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2. EMBRACING WHAT’S DIFFERENT

We embrace our differences, and also things alike. We are vocal with our children about embracing who they are, all of them. Their skin color, (which differ in the summer) their hair, all different curl patterns, their hearts, mom and dads difference, and also – the embracing of others around us. We make a fuss about it because it’s important for them to know, that who they are is good and beautiful. Embracing is the taking in of someone all of them, with no strings attached. We also love for our kiddos to be immersed in different cultures as well! if not, at the least given the opportunity to get to know others who different than them is a gift, too.

3. TRANSPARENCY

We are open and honest with our kiddos, because the reality is, what it is. We have to be transparent and open to not only the History of our ethnicities, culture, and background but also our experiences in them. Knowledge is power, and as we lovingly and compassionately educate our children in truth, they will grow knowing the history of their parents, and ancestors and they continue to grown and walk in their own life.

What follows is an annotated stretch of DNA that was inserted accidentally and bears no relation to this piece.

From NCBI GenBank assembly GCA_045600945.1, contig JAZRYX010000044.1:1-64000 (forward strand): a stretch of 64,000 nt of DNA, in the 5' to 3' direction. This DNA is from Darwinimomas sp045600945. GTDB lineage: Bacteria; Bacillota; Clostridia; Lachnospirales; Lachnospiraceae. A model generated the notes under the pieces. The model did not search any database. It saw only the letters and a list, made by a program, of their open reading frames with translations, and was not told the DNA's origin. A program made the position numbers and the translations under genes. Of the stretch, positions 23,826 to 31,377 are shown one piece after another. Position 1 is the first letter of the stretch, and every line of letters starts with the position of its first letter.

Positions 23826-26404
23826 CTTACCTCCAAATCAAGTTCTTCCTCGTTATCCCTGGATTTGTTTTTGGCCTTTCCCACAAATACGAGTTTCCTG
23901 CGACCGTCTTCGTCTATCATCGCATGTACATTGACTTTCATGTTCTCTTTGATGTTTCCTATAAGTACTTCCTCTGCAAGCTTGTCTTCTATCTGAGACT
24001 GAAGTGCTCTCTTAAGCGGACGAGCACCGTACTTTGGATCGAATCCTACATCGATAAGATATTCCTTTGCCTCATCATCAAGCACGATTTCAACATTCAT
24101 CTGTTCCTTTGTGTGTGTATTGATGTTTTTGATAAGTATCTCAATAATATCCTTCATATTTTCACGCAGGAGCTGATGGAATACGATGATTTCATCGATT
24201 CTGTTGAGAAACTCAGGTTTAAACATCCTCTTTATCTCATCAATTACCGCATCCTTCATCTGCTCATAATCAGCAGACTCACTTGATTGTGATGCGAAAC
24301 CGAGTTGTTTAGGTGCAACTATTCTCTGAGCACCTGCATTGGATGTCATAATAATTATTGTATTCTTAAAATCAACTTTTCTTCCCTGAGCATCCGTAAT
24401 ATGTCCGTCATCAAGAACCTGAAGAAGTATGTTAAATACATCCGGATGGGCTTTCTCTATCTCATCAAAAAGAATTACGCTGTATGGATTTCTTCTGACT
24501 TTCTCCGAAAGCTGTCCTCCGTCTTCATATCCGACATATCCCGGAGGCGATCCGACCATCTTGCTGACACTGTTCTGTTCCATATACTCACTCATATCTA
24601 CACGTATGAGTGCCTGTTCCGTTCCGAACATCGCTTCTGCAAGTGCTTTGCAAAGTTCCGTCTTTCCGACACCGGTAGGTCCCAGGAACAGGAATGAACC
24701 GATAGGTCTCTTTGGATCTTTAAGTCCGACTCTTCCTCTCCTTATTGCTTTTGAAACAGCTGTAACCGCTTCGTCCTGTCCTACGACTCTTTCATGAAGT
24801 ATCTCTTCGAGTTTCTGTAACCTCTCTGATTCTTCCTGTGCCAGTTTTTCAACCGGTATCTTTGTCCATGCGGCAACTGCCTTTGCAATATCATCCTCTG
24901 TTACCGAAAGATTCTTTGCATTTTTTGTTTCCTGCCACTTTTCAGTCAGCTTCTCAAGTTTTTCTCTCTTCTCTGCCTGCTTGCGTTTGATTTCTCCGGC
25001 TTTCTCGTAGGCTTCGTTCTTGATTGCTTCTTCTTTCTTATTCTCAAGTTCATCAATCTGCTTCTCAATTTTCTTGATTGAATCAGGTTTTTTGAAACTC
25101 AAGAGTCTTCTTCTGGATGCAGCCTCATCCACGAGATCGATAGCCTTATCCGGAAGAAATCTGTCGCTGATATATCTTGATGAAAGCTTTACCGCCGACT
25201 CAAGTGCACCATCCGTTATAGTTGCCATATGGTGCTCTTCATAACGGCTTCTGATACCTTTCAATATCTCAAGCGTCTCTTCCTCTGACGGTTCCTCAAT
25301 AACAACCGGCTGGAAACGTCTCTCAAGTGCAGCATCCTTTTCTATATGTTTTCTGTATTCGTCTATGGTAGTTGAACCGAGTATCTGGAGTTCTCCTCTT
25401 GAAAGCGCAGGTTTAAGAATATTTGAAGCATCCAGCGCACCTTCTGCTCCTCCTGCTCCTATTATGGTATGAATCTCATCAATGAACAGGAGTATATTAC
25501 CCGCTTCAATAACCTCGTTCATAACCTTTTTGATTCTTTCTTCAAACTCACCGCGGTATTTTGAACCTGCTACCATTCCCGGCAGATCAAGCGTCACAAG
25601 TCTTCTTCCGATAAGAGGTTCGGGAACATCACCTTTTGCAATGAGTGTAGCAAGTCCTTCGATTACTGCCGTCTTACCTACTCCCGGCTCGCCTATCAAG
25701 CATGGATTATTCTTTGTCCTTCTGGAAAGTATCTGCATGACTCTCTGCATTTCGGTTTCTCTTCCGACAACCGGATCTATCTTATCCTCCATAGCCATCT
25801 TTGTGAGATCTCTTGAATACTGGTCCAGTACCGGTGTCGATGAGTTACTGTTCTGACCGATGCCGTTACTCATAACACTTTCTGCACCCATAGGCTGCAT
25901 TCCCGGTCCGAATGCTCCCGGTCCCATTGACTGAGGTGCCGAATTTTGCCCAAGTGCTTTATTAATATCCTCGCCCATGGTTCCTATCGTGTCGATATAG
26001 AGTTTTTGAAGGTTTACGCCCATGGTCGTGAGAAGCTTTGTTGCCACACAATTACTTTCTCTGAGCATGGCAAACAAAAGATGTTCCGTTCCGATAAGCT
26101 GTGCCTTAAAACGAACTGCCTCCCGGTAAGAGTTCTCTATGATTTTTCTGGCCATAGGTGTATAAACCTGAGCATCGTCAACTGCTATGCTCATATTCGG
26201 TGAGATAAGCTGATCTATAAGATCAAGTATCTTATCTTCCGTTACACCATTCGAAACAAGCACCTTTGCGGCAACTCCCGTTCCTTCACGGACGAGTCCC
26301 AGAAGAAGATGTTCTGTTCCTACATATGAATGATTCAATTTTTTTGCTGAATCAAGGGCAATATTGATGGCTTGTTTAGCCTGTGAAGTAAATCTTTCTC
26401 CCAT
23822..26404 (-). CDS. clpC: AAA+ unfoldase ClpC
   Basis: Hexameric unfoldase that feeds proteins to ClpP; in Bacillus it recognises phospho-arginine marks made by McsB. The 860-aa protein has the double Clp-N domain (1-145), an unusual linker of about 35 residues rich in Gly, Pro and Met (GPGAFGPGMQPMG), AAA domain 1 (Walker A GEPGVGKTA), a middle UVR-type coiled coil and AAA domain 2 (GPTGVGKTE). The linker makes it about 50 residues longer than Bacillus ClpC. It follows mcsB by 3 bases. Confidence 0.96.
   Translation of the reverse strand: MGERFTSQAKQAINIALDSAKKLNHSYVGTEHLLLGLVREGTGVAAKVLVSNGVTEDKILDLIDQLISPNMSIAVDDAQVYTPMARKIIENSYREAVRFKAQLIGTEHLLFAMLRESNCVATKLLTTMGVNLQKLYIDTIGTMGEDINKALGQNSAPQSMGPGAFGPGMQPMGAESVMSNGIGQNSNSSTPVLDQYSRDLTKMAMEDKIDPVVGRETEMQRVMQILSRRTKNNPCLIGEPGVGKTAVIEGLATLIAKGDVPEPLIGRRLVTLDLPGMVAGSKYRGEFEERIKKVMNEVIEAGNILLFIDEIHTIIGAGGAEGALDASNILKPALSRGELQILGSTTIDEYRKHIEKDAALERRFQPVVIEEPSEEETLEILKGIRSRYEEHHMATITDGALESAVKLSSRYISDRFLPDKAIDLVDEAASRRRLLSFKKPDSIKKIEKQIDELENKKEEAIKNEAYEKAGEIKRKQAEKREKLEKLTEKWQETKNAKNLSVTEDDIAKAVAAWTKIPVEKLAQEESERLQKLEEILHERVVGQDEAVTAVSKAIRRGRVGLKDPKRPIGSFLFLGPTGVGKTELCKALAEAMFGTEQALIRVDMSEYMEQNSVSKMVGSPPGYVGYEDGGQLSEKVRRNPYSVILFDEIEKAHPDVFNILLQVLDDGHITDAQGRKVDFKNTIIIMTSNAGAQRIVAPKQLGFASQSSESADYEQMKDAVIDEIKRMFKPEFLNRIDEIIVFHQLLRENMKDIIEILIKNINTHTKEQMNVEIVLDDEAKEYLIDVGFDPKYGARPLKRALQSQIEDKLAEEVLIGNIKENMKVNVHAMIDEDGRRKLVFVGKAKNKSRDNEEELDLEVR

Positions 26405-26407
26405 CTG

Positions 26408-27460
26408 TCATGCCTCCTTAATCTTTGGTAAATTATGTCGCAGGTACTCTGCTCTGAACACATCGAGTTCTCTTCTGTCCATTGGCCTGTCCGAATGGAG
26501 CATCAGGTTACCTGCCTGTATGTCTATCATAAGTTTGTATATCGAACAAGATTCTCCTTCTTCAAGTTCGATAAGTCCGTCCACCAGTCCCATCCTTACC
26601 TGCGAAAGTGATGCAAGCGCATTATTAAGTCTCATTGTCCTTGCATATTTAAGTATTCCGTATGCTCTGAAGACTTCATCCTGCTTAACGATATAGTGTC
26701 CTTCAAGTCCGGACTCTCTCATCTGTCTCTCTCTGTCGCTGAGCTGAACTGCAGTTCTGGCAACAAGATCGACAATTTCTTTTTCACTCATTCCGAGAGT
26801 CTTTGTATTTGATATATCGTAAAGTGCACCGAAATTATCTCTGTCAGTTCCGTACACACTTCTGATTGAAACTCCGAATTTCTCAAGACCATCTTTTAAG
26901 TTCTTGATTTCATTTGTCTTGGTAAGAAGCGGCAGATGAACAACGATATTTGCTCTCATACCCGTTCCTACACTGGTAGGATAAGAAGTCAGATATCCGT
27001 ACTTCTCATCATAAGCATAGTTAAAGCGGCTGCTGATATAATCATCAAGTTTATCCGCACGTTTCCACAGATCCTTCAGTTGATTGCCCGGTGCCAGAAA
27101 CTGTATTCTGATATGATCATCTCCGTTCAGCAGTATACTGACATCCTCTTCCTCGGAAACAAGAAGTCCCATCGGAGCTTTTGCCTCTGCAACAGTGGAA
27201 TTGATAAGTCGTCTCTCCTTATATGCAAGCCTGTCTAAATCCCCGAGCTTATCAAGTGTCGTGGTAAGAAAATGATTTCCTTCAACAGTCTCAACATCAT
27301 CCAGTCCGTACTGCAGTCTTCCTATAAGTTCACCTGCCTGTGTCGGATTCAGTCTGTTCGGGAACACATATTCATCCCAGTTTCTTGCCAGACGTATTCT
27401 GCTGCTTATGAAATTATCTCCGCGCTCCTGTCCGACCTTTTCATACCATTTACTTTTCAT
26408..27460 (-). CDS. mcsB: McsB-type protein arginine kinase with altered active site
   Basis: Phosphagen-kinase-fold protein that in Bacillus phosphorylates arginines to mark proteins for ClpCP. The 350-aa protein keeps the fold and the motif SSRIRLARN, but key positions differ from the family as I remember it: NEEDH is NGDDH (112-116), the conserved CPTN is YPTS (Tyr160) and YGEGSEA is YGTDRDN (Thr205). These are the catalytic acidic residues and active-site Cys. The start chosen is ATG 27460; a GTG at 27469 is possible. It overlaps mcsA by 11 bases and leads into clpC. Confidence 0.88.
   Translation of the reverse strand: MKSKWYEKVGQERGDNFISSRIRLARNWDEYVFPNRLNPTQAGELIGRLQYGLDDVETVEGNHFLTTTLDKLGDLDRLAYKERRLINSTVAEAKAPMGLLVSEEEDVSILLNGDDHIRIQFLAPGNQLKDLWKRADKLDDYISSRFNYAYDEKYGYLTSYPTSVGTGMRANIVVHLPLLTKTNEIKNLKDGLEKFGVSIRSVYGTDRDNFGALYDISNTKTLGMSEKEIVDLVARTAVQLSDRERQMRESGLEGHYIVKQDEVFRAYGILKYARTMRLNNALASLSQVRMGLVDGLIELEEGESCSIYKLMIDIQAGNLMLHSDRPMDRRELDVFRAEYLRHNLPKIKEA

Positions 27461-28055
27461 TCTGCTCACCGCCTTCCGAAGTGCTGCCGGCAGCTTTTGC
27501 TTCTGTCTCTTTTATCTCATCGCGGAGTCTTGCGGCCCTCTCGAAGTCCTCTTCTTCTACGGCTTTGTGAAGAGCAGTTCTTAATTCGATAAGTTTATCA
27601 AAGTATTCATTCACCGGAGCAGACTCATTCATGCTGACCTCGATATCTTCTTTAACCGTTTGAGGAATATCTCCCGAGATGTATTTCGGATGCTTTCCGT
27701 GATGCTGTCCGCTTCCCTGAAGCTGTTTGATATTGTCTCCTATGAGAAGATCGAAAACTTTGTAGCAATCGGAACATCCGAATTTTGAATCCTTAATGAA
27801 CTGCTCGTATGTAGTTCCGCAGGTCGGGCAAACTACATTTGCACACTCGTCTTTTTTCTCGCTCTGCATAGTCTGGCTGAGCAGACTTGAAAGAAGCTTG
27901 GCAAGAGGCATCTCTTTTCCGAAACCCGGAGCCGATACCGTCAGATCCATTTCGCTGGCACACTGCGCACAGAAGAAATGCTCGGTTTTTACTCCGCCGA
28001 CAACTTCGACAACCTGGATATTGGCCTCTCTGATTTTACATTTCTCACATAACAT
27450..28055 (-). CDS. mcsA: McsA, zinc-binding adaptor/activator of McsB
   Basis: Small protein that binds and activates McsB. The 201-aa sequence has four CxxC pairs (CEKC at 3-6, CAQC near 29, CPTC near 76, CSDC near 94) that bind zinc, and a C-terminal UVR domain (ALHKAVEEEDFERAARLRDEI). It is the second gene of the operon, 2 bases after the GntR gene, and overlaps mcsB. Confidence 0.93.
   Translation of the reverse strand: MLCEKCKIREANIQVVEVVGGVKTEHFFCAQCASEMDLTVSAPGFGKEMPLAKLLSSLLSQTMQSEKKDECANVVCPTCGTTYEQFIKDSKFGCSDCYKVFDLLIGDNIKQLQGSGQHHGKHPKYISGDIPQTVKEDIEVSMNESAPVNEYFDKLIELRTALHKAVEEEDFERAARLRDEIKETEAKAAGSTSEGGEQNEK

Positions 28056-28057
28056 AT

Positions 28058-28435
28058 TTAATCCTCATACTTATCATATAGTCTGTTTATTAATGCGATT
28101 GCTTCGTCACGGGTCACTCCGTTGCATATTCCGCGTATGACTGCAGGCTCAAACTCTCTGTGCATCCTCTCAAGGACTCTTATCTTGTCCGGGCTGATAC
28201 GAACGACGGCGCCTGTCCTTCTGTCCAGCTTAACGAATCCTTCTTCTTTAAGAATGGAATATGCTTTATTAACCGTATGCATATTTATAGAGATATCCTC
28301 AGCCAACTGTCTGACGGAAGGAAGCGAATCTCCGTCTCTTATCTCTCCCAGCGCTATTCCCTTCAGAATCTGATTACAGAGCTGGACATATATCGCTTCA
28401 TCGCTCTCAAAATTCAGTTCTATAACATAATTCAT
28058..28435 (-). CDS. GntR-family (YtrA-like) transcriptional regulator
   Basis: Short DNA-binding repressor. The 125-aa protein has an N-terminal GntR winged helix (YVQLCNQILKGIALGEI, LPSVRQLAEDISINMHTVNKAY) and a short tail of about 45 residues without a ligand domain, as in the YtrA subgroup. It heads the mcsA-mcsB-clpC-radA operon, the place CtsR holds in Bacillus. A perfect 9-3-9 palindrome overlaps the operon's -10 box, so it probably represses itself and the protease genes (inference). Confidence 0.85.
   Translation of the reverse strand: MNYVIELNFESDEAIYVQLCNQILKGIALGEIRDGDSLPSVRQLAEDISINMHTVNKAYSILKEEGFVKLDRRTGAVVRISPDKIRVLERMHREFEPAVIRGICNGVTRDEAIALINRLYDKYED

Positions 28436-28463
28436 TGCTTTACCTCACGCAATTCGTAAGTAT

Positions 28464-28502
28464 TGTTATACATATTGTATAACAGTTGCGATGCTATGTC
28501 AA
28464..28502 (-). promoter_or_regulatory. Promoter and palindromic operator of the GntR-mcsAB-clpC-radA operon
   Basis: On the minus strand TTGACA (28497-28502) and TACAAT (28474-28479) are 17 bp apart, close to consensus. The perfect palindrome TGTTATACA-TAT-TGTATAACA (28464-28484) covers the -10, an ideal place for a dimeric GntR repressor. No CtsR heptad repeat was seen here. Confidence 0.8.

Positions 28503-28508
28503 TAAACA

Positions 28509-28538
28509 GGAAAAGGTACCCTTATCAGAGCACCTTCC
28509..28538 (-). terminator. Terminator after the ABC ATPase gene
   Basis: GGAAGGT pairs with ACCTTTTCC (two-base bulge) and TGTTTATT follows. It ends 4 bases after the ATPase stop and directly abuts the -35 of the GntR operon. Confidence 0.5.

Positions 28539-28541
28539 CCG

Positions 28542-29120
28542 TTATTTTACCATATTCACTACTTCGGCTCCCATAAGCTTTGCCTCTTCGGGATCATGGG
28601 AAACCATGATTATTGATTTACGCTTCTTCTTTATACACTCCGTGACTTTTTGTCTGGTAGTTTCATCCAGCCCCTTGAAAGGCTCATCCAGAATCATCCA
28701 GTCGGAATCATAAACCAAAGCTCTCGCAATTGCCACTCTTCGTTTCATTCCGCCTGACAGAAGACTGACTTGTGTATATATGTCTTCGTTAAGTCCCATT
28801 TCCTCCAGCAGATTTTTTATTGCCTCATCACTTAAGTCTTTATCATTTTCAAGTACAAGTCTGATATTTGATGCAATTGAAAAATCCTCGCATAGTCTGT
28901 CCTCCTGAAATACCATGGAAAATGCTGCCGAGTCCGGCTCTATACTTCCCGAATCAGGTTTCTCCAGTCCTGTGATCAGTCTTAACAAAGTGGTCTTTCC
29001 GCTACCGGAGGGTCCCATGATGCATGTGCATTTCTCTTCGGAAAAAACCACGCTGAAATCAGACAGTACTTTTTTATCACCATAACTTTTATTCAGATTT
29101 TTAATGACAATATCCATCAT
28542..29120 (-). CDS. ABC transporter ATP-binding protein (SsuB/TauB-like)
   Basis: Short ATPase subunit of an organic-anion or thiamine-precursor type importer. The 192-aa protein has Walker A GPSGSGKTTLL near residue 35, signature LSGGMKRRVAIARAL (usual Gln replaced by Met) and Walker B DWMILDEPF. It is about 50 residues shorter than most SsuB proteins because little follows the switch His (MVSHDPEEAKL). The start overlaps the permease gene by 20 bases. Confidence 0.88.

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4. OPEN CONVERSATION

Last but not least, we keep our conversations in our home open when it comes to matters of the heart. And this is of the heart. We consistently take a temperature of where our babies our by simply listening, and also welcoming the questions when they come. We don’t get awkward or close them off because them coming to us is their way of growing and knowing. We make it know that the conversations and questions can come, at all time.

At the end of the day, our kiddos are learning how to live and live their families, and also the world they live in. It’s our responsibility to equip them with love, knowledge, and power. And we do this best when we are living it out ourselves. May we all as adults continue to lay down our preferences, and find a sweet spot for all of us. For the sake of those around us, and our neighbors. Our children will follow, and if not even do better than at this in the next generation.

READ MORE ABOUT  ALEXANDRA  (AND ALL OUR AMAZING CONTRIBUTORS) BY HEADING TO  THE & GAL  GUIDES SECTION

READ MORE ABOUT ALEXANDRA (AND ALL OUR AMAZING CONTRIBUTORS) BY HEADING TO THE & GAL GUIDES SECTION